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Critic's pick: Gov't Mule, 'Mulennium'

A full decade has passed since we've had to meddle with the term "Y2K." But thanks to the ever industrious Warren Haynes, we get to relive the changing of the millennium all over again by way of a glorious archival set from his blues- and boogie-fortified jam band Gov't Mule.

Titled Mulennium, this mammoth, three-disc live album takes us to the stage of The Roxy in Atlanta for a performance packed with surprise tunes and surprise guests. But it's mostly another exemplary live session that chronicles not only Haynes' typically resourceful guitar work but his seemingly boundless love of all things rock 'n' roll. He is a vigorous soldier carrying on his own versed sound, sure. But as the millennium hits and Mulennium unfolds, we are reintroduced to the often scholarly details he provides the music and musicians around him.

For instance, Mulennium's second disc features a solid half-dozen tunes with Little Milton. The Mississippi-born blues and soul great was 65 at the time of this performance (he died in 2005). Yet he sounds robustly youthful on Blues Is Alright and sagely intense on I Can't Quit You Baby. It's also a riot to hear Haynes rip into It Hurts Me Too with Milton at his side. This multi-generational blues exchange alone is reason enough to pick up Mulennium.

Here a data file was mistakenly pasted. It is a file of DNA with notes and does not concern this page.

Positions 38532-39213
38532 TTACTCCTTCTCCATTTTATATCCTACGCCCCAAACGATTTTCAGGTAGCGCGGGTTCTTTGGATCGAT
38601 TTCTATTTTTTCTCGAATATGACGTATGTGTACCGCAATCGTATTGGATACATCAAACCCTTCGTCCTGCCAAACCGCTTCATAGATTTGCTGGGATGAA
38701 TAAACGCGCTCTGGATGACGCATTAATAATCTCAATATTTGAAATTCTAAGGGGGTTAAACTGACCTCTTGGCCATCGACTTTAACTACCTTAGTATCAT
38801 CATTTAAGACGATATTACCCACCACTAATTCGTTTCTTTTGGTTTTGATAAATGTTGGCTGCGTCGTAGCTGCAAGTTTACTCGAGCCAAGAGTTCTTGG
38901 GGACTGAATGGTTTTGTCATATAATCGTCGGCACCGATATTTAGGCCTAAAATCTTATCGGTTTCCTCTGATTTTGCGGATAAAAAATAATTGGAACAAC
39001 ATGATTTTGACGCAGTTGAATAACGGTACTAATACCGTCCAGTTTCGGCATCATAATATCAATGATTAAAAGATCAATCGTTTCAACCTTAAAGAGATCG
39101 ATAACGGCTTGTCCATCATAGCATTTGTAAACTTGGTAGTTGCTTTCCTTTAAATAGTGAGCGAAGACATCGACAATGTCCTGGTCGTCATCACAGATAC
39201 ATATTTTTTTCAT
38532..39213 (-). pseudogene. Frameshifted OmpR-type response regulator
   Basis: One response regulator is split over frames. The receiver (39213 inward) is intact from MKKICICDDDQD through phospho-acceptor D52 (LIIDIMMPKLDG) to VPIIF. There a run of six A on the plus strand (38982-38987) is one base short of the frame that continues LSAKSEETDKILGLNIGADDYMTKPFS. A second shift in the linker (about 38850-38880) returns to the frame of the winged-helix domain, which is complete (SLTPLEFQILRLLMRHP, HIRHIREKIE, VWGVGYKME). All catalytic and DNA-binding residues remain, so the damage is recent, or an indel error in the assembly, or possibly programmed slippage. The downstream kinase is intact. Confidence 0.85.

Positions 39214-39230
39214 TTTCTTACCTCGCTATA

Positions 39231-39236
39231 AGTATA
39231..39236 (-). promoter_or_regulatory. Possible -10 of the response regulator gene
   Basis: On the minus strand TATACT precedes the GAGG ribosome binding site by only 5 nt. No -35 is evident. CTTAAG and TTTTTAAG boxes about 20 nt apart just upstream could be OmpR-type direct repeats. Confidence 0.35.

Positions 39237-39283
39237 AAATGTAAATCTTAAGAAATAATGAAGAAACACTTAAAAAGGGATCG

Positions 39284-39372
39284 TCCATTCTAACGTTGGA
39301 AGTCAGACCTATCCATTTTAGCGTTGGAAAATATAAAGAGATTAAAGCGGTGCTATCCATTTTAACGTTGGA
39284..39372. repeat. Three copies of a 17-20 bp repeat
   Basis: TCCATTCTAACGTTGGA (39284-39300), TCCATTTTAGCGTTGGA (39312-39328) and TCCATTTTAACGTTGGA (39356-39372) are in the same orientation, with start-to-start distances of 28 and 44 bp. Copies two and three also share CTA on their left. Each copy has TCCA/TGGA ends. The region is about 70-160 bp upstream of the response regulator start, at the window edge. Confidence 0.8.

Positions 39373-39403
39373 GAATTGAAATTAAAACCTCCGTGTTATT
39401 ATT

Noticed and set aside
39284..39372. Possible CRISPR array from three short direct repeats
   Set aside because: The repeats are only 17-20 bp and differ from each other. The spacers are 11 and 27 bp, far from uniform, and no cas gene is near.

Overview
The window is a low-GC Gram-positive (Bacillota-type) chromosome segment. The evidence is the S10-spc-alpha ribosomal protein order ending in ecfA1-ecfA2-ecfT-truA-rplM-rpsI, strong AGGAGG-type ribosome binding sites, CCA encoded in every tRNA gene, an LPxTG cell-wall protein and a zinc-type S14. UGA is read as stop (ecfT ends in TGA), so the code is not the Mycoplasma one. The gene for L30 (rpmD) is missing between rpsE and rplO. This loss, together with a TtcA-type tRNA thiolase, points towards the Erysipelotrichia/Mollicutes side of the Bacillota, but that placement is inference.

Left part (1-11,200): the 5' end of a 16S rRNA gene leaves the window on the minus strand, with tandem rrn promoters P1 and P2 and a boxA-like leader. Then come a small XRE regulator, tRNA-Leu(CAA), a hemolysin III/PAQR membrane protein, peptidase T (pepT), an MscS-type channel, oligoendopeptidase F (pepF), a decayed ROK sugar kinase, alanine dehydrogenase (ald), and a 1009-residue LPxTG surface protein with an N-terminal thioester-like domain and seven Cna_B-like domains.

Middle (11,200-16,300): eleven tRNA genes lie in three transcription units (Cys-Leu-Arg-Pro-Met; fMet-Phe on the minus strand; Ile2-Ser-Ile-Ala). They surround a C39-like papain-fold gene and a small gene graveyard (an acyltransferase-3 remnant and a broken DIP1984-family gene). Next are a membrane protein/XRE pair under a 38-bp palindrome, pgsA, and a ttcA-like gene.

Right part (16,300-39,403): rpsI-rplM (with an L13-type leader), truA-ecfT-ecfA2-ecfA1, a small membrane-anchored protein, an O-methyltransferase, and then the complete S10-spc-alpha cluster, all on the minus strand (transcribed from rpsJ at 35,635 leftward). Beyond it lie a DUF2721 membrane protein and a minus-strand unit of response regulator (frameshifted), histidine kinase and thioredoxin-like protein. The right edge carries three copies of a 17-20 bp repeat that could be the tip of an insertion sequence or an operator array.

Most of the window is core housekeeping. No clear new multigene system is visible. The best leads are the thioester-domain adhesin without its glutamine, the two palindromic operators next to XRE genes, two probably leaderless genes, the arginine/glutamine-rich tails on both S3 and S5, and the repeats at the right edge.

But the fun hardly stops there. A half-dozen Mule originals that peak with a soulful and solemn rendition of Life Before Insanity open disc one. The resulting lean, guttural jams remind us of the strength of the band's original trio lineup (rounded out by drummer Matt Abts and bassist Allen Woody). But the songs also are a setup for the inevitable midnight countdown.

When 2000 arrives, Haynes celebrates not with one of his own works, but with an ultra-respectful cover of the King Crimson prog-psychedelic classic 21st Century Schizoid Man, complete with blissfully distorted vocals. This isn't just some retro-rock party piece decked out for the occasion. Haynes' cover is an out-and-out tribute, a further reflection of his schooled musical roots.

The third disc is even more cover-savvy but looser. It's also almost disturbingly fortuitous. Eight months after the concert, Woody would be dead. Later, Bottle Rockets bassist Robert Kearns, who helps out on Mulennium during a show-closing version of Lynyrd Skynrd's Simple Man, would join the warhorse Southern rock band after its own bassist died.

But the music of Mulennium existed before all of that. Today, it stands as both a hopeful, guitar-charged document from an ever-crafty rock troupe and a richly celebratory overview from its peerless leader.

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